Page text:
He and Dee took an ancient bus into Dakar. It stopped often. When their journey started at the airport, there were plenty of seats. But soon it grew crowded. The passengers laughed and yakked; babies cried. Passengers pressed against one another. No one seemed to respect that which Americans hold so dear: personal space. Packing the aisle, passengers began to block the flow of air from the windows. The temperature rose in the bus. The heat released the odors of humanity.
The bus meandered through Ouakam, a shantytown of wood and metal scrap, a home to peasants seeking urban survival and a better life, people who had fled servitude to a drought-plagued land. It was a place of the odors of decaying garbage, of cook fires and sweating bodies. Derek felt overwhelmed by Ouakam’s laughter, its color, by its communality, its vitality, its open-air sociability – and by its crowding, poverty and dirtiness. The smells, the heat, the closeness in the bus: all these afflicted him. Overload shut down his senses. His head swam. What, he wondered, was wrong with him? He knew Africa and had come to report on it. And here he was woozy with culture shock. Meanwhile, Dee was grinning, drinking in the sensations, loving them.
Leaving the bus at last, they walked around the center of Dakar, a city of tall buildings and noisy hubbub. Despite the veneer of French culture from its colonial past, it pulsated with Africanness. Derek was glad to witness that again. His head stopped swirling. He interviewed people, got their reactions to a man being on the moon. He made arrangements to move the next day to a hotel in the center of town.
Later, standing again on the balcony of their room, he felt better about Africa, better about himself. Below him he watched a woman walking in the hotel garden. She moved in clouds of cloth, within a yellow-patterned fabric wrapped about her waist. Above that a pink bodice floated. And above that a blue bandanna of satiny sheen, elaborately tied, ensconced her head. Slowly, sinuously, the woman drifted along, moving with that matter-of-fact African grace.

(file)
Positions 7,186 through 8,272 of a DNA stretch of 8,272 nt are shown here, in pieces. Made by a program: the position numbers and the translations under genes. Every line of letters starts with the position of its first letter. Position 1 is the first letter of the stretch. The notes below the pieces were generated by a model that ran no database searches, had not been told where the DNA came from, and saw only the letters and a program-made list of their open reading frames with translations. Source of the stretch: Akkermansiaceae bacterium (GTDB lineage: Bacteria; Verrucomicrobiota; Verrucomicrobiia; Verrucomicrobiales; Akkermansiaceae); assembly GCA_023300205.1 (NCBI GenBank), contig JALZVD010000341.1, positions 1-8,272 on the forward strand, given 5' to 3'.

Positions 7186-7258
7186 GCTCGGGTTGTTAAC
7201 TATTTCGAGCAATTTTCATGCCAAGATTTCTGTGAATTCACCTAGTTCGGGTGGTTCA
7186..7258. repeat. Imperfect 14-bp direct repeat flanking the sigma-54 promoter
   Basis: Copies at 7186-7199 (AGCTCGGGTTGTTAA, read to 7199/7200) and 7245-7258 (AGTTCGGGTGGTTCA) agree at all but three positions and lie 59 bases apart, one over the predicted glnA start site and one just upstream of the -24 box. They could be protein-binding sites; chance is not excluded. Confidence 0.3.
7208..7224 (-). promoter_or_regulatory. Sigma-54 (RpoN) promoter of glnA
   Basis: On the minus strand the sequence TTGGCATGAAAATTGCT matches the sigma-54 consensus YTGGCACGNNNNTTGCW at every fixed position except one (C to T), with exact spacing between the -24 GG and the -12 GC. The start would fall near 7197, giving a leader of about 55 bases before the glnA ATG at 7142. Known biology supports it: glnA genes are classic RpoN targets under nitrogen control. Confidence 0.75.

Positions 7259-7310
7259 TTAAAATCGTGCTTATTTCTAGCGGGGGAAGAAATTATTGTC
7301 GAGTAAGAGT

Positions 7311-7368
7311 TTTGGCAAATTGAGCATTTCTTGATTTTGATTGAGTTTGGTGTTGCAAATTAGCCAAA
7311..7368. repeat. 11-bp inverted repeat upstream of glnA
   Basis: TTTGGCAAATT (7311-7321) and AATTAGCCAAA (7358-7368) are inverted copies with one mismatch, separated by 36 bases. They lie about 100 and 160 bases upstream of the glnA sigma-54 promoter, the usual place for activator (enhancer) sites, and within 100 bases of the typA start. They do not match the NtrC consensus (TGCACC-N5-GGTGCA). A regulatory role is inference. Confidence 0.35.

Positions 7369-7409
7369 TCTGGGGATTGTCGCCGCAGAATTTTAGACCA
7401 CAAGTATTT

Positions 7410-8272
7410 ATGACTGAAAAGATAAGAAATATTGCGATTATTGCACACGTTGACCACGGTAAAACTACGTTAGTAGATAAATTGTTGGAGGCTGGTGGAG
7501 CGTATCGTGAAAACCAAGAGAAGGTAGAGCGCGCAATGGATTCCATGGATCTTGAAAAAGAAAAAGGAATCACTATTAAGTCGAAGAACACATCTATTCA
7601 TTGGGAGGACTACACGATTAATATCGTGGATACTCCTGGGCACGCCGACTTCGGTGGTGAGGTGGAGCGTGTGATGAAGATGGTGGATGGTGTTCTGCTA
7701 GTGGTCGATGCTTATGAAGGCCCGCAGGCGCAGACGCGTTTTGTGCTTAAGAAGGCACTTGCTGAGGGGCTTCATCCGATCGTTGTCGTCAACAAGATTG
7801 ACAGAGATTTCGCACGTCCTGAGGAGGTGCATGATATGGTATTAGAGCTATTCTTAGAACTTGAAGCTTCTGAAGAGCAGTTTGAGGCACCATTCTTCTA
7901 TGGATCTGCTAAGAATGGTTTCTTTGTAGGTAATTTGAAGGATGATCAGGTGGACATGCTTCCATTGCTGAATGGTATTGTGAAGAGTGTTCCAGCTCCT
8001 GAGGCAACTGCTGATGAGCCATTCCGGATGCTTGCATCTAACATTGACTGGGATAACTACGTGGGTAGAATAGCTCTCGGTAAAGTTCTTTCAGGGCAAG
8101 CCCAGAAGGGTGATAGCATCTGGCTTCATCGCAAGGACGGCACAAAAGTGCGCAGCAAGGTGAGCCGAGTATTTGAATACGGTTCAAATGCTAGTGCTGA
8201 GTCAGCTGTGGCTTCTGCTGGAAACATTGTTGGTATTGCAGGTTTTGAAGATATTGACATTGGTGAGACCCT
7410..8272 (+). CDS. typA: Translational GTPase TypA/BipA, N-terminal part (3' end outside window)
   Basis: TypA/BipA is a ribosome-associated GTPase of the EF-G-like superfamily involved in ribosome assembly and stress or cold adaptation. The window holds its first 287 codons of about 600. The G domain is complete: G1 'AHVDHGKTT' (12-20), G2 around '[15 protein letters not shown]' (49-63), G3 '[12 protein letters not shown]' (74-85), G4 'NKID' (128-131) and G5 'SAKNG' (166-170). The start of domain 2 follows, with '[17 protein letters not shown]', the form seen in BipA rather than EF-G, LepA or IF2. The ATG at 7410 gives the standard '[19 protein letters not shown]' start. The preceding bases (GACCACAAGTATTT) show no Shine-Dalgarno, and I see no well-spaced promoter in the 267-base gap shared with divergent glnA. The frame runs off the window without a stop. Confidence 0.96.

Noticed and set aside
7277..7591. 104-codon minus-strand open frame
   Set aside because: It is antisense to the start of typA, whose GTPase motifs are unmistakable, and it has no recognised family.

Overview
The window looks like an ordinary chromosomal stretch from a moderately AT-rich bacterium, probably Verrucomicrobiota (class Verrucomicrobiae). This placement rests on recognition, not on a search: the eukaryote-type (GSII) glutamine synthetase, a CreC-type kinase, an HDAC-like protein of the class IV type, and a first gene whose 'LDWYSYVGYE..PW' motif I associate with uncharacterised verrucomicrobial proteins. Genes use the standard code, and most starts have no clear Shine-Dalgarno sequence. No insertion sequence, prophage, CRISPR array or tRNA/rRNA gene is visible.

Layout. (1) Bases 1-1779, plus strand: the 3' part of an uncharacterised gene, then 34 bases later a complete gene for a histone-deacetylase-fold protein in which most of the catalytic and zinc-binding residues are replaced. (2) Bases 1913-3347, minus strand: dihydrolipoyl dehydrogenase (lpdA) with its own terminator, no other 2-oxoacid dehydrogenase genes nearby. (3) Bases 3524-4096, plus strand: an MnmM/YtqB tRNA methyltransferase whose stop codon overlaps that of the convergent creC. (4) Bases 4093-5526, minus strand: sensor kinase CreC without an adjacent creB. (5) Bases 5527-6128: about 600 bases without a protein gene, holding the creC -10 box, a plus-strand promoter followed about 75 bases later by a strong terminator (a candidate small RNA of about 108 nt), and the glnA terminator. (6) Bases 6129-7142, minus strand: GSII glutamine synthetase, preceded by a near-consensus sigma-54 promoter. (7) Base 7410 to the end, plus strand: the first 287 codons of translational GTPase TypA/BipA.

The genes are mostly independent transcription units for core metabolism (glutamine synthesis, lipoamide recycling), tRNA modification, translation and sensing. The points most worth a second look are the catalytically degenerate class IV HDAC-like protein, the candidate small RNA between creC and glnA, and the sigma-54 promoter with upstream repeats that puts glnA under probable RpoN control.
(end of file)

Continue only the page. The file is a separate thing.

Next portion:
Observing her, Derek realized that she was walking into the copy of the first Africa-datelined story he would write. She would lead his American readers across the long bridge they would have to cross to understand who she was, that long span from America’s ready acceptance of modern technology and astronauts on the moon into traditional Africa where news of the moon landing was being met with skepticism.
“Allah will not allow men to walk on the moon,” people had told him in Dakar. “The moon is sacred. Allah will place in the sky a facsimile of the moon. It will deceive the Americans.”
They were saying: “The moon is hot. It will burn up any men who try to land on it.”
They were saying, “These American astronauts are demons! They deny the existence of God!”
They were saying, “Men on the moon? It is a white man’s lie. Haven’t they always lied to us?”
Derek wrote the piece, filed it, and became a working correspondent. To announce that it once again had a man on the ground, covering Africa, his editors splashed his first dispatch smack across the front page!
Welcome back to Africa!